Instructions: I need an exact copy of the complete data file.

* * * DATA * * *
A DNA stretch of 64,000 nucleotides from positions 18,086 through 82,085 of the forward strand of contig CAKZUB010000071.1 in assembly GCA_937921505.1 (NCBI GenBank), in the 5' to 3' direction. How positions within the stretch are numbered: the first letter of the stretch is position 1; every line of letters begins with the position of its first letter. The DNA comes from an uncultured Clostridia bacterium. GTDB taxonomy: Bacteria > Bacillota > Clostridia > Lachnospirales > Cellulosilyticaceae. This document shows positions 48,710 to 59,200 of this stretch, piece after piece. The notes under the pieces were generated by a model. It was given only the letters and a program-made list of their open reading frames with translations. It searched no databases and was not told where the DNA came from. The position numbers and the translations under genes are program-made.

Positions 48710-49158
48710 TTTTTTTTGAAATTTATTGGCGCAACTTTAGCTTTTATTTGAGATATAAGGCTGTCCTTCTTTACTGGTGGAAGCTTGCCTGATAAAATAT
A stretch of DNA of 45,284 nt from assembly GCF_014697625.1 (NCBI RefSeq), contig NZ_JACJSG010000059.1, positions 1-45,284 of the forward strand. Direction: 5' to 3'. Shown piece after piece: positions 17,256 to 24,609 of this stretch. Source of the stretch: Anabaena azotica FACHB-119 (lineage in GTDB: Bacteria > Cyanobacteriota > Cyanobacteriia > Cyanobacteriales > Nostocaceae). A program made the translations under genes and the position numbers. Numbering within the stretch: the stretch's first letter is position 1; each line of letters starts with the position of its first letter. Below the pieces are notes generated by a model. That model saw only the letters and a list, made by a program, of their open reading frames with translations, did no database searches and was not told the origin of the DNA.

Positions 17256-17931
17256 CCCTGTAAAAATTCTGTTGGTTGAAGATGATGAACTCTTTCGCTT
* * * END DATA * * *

A DNA stretch of 64,000 nucleotides from positions 18,086 through 82,085 of the forward strand of contig CAKZUB010000071.1 in assembly GCA_937921505.1 (NCBI GenBank), in the 5' to 3' direction. How positions within the stretch are numbered: the first letter of the stretch is position 1; every line of letters begins with the position of its first letter. The DNA comes from an uncultured Clostridia bacterium. GTDB taxonomy: Bacteria > Bacillota > Clostridia > Lachnospirales > Cellulosilyticaceae. This document shows positions 48,710 to 59,200 of this stretch, piece after piece. The notes under the pieces were generated by a model. It was given only the letters and a program-made list of their open reading frames with translations. It searched no databases and was not told where the DNA came from. The position numbers and the translations under genes are program-made.

Positions 48710-49158
48710 TTTTTTTTGAAATTTATTGGCGCAACTTTAGCTTTTATTTGAGATATAAGGCTGTCCTTCTTTACTGGTGGAAGCTTGCCTGATAAAATAT
A stretch of DNA of 45,284 nt from assembly GCF_014697625.1 (NCBI RefSeq), contig NZ_JACJSG010000059.1, positions 1-45,284 of the forward strand. Direction: 5' to 3'. Shown piece after piece: positions 17,256 to 24,609 of this stretch. Source of the stretch: Anabaena azotica FACHB-119 (lineage in GTDB: Bacteria > Cyanobacteriota > Cyanobacteriia > Cyanobacteriales > Nostocaceae). A program made the translations under genes and the position numbers. Numbering within the stretch: the stretch's first letter is position 1; each line of letters starts with the position of its first letter. Below the pieces are notes generated by a model. That model saw only the letters and a list, made by a program, of their open reading frames with translations, did no database searches and was not told the origin of the DNA.

Positions 17256-17931
17256 CCCTGTAAAAATTCTGTTGGTTGAAGATGATGAACTCTTTCGCTT